“In other words, the four substantially weighted indicators, together, would not be deemed to have much greater weight in the system if performance on the other, not substantially weighted indicator could remove a school from identification.”
• Improvement plans for schools targeted for some kind of intervention would have to include a review of “resource inequities,” including per-pupil expenditures and the proportion of teachers who are teaching out-of-field, and are ineffective, or inexperienced.
• Although there’s no prescribed n-size as mentioned earlier, states that want to use an n-size of larger than 30 would have to submit a justification to the Education Department explaining why they wish to do so.
• As we’ve reported before, each subgroup of students (like economically disadvantaged students and those in special education) must be considered separately for accountability. That means “super subgroups” or the big groups combining several different subgroups of students that proliferated under waivers from No Child Left Behind, the previous version of federal education law, can no longer be used in place of an individual subgroup of students.
A few quick definitions here:
• Schools in need of comprehensive support include: the bottom 5 percent of Title I schools in the state; high schools with graduation rates below 67 percent for all students based on the four-year adjusted cohort graduation rate; and Title I schools with chronically low-performing subgroups that have not improved after receiving additional targeted support.
• Schools in need of targeted support include schools with a low-performing subgroup performing similarly to all students in the bottom 5 percent of Title I schools, identified each time the state identifies its schools for comprehensive support. (These schools must be provided additional targeted support). The definition also includes Title I schools with a consistently underperforming subgroup, as defined by the state, annually.
Noting the end of what it calls the end of the “pass/fail” era of No Child Left Behind, the department said in its summary that, "[T]he proposed regulations clarify ESSA’s statutory language by ensuring the use of multiple measures of school success based on academic outcomes, student progress, and school quality, thereby reinforcing that all students deserve a high-quality and well-rounded education that will prepare them for success.”
Reactions to Draft ESSA Rules Come Pouring In
UPDATE: In a statement released by the department, Secretary of Education John B. King Jr. said, “These regulations give states the opportunity to work with all of their stakeholders, including parents, and educators to protect all students’ right to a high-quality education that prepares them for college and careers, including the most vulnerable students,” Secretary of Education John B. King Jr. said. “They also give educators room to reclaim for all of their students the joy and promise of a well-rounded educational experience.”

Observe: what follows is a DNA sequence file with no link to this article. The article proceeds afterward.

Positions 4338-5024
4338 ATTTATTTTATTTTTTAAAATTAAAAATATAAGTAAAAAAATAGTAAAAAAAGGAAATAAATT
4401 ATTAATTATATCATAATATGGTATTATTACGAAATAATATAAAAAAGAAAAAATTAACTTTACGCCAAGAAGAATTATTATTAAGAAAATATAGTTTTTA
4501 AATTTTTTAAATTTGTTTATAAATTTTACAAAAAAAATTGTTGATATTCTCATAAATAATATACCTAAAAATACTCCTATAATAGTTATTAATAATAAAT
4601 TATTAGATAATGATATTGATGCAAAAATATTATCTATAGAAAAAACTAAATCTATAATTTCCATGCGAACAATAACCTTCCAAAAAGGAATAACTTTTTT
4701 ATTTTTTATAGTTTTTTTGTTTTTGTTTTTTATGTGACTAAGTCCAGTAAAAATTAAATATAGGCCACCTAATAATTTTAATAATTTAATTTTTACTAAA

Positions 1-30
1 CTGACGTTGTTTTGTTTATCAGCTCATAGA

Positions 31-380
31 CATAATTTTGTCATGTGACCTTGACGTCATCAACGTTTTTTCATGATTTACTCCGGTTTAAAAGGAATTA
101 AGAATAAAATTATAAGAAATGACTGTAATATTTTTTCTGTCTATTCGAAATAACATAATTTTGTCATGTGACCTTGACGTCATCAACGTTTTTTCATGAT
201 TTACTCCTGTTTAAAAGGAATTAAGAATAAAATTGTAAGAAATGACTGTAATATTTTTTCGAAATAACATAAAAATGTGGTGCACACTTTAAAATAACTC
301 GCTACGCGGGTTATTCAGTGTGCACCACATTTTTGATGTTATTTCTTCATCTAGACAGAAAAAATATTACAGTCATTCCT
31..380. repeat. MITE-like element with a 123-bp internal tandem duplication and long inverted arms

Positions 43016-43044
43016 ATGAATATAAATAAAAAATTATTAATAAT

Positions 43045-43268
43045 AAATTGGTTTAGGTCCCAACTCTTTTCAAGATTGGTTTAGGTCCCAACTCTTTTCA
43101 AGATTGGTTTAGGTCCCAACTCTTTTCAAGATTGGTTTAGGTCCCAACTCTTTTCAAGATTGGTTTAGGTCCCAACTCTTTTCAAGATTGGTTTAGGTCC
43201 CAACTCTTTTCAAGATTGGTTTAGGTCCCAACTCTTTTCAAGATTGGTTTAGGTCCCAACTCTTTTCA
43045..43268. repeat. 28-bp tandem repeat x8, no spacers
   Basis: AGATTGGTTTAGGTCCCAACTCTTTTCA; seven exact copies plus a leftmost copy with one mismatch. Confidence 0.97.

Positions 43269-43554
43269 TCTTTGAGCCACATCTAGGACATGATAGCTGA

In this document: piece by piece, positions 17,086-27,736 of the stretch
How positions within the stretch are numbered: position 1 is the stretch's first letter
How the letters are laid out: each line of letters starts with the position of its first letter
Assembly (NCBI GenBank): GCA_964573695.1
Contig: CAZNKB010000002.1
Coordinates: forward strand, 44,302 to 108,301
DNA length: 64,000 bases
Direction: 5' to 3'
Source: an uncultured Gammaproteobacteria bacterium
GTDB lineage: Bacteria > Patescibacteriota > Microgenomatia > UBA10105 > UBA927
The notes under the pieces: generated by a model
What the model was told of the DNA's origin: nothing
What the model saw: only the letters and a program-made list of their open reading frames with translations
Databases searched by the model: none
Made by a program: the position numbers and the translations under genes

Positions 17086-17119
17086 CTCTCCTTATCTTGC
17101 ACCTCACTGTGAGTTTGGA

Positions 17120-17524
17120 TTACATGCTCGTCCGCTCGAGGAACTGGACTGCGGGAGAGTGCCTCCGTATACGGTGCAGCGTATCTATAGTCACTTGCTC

Reacting to the proposed rules, Sen. Lamar Alexander, R-Tenn., the chairman of the U.S. Senate education committee, said in a statement that, “I am disappointed that the draft regulation seems to include provisions that the Congress considered--and expressly rejected.” However, he didn’t specify what those provisions are. Alexander said he’s going to give the proposed rules further review.
And Rep. John Kline, R-Minn., the chairman of the House education committee, said he will “fully review” the proposal, and said if it doesn’t match “the letter and intent of the law,” he will use “every available tool” to make sure the law is implemented as Congress intended.
In a separate statement, Rep. Bobby Scott, D-Va., the ranking Democrat on the House committee, struck a different note, saying, “The Secretary’s proposed regulations fulfill the federal obligation to protect and promote equity, ensuring that ESSA implementation will uphold the civil rights legacy of the law.”
The Council of Chief State School Officers indicated that it was generally pleased with the department’s proposals, saying in a statement that, “We appreciate the Department’s initial attempt at giving guidance to states as they build these systems. The Department has balanced the need for clarity and the clear intent of the law for flexibility for states.”
But the Education Trust, a civil rights advocacy group, said that while it’s pleased with several aspects of the rules, it’s very concerned that the definitions for consistently underperforming subgroups of students is too loose: "[B]y allowing states to limit the definition of consistent underperformance for a group to being in the lowest performance level on an indicator, or being the farthest away from statewide average performance, it undermines the idea -- and the Congressional requirement -- that any group that is struggling in any school needs help and assured action, not just the very lowest performing groups or groups in a limited number of schools.”
The department will publish a Notice for Proposed Rulemaking pertaining to the regulations in the Federal Register on May 31, and there will be a public comment period on the draft regulations open for 60 days. The comment period will close Aug. 1.
Read the department’s summary of the regulations below:
And read the entire set of proposed rules here: